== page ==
And it might be best to enjoy a trip (or two!) before the sleepless nights set in. “It won’t get easier to travel once the baby arrives,” says Nicole DeAvilla, a mom of two from San Francisco. “When I was seven months pregnant with our second child, my mother happily volunteered to take our 2-year-old son so that my husband and I could spend some quality time together before the new baby was born. Of course, I checked in with my OB first to make sure the flying and hiking would be okay, and I was given the green light. We really enjoyed the break before the new baby arrived.”
Sleeping on Your Back
Pregnant women are told to sleep on their left sides because it can help improve blood flow to the placenta, while sleeping on your back decreases circulation to baby and causes your uterus to lie on the spine, back muscles, intestines and major blood vessels, making things quite uncomfortable!
But staying in one position all night can be mission impossible, so don’t panic if you wake up on your back. “We move around enough in our sleep for this to be a non-issue,” says Bland. “So even if a woman winds up on her back at some point during the night, she likely won’t stay there for long.”
Taking a Bath
Some women might skip a soothing bath out of fear that hot water can harm their baby. But if there’s ever a time you need to sit back and relax in some bubbles, it’s during your pregnancy. “This is essential to ease the aches and pains of labor and should not be given up,” says nurse-midwife Mallon. Still, don’t turn that tub into a sauna. “As long as your core body temperature is maintained at 98.6 degrees, baths are fine.”
Coloring Your Hair
Hooray! You don’t have to live with dark roots or gray hairs for almost a year! Most OBs recommend waiting until after you’re out of your first trimester before coloring your hair, but after that, it’s generally considered safe to keep your regularly scheduled hair appointments, Bland says. To minimize any potential risks, try not to let the dye touch your skin, choose products with fewer chemicals and make sure the room is well-ventilated. With all those pregnancy hormones doing their thing, you’re likely rocking some super-luscious locks right about now, so why not work it?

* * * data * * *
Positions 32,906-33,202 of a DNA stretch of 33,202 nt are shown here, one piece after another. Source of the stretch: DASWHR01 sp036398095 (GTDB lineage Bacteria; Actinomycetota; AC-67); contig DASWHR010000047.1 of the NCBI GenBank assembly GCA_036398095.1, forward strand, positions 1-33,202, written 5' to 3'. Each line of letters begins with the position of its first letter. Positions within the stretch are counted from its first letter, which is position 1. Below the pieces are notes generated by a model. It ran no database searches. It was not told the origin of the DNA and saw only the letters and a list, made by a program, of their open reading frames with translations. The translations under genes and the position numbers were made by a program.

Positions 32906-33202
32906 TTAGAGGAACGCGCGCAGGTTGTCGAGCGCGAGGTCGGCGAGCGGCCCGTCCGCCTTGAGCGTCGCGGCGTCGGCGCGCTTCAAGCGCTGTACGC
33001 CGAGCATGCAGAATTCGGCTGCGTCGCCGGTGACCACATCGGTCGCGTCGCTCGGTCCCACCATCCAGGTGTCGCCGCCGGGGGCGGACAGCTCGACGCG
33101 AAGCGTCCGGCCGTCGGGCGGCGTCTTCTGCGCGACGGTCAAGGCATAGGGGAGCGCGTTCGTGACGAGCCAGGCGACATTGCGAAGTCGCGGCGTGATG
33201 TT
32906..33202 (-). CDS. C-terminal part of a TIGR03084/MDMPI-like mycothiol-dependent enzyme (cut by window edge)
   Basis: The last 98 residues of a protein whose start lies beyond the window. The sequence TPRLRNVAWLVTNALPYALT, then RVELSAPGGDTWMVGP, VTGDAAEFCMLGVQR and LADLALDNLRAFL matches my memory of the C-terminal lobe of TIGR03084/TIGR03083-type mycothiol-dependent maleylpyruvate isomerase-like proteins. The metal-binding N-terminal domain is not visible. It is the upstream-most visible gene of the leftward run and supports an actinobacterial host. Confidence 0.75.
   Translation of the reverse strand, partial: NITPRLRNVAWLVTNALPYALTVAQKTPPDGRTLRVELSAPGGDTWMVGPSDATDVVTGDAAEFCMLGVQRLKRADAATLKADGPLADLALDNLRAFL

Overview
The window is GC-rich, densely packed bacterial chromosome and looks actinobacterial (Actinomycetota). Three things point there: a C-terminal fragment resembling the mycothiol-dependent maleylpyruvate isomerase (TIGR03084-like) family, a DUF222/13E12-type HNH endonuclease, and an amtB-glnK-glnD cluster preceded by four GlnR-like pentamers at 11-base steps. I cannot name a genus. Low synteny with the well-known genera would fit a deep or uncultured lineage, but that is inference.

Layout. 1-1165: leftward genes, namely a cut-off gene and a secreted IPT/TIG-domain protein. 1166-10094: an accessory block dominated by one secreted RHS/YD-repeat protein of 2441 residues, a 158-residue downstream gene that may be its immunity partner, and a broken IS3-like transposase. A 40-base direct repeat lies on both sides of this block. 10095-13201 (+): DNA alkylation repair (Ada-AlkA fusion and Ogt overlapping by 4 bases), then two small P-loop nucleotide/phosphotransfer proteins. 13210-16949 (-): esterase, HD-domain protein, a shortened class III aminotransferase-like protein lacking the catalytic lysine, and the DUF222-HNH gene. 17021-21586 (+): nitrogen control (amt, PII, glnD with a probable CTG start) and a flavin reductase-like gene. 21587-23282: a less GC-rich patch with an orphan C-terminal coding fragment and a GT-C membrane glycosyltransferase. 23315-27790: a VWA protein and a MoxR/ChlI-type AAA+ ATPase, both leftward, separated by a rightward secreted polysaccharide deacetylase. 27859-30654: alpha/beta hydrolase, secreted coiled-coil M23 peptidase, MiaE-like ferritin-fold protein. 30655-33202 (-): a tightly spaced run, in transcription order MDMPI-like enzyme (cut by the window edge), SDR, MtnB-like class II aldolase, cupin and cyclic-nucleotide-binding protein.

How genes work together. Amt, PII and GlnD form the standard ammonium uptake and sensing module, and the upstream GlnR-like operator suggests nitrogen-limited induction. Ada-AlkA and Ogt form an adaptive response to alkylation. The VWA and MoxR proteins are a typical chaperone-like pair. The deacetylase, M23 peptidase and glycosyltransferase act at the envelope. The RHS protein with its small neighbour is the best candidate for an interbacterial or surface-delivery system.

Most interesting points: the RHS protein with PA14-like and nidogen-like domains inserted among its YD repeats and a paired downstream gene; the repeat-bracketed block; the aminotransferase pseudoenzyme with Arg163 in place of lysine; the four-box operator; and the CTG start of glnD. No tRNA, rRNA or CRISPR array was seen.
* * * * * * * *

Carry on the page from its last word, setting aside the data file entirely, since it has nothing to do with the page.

We know all about the warnings: Avoid soft cheeses during pregnancy because of the listeriosis risk. But in reality, women can enjoy soft cheeses—as well as other dairy products—as long as they’re pasteurized. And most cheeses available at your local grocery store will be. “I had some serious food aversions for most of my pregnancy—I could scarcely think about bitter vegetables without gagging, and meat and fish were also nauseating,” says Tamara Duker Freuman, a New York City-based dietician and mom of twins. “Thankfully, I started craving dairy products, which, coincidentally, are rich in both protein and calcium. I'd like to think this made a big difference in my pregnancy, since despite all the foods I avoided, I took my pregnancy full term and gave birth to 11.5 total pounds of babies!”
You’ve probably heard horror stories about a masseuse rubbing the wrong spot on a pregnant woman and sending her into early labor. While there are certain pressure points on the ankles and wrists that can gently stimulate pelvic muscles, including the uterus, a trained prenatal message therapist will know to avoid those areas. “If going into labor was as easy as rubbing your feet,” says Mallon, “then we wouldn't need to be inducing women all the time.”
In fact, studies have shown that massage therapy during pregnancy can reduce anxiety, decrease symptoms of depression, relieve muscle aches and joint pains, and improve labor outcomes and newborn health. So go ahead, book that massage (or 10!). After all, it’s good for you.
Plus, More from The Bump :